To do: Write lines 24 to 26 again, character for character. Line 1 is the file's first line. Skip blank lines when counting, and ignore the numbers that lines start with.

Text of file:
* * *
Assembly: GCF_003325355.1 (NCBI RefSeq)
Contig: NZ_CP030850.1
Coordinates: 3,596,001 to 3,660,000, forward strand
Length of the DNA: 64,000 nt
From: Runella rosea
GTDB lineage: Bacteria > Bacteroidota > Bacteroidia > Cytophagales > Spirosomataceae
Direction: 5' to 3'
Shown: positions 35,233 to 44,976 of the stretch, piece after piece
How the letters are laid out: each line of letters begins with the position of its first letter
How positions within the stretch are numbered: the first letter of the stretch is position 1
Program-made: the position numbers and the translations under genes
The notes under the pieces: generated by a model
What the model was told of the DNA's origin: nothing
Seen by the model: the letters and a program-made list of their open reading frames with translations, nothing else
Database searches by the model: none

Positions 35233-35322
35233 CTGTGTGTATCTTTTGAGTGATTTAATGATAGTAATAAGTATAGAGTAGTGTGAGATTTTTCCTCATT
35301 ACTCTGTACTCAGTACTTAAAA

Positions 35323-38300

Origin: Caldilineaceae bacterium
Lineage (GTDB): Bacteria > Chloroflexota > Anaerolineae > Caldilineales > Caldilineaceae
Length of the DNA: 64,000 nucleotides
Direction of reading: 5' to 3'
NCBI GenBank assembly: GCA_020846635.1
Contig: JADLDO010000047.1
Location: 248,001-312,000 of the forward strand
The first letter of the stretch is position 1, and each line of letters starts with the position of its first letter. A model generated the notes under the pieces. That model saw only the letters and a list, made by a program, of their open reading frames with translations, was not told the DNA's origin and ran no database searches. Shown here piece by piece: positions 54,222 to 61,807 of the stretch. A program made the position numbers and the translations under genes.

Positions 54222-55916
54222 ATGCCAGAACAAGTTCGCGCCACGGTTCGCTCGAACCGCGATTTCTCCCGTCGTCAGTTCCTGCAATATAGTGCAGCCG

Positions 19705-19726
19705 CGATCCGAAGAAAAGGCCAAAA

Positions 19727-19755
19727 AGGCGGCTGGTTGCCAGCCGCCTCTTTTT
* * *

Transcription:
NCBI GenBank assembly: GCA_020846635.1
Contig: JADLDO010000047.1
Location: 248,001-312,000 of the forward strand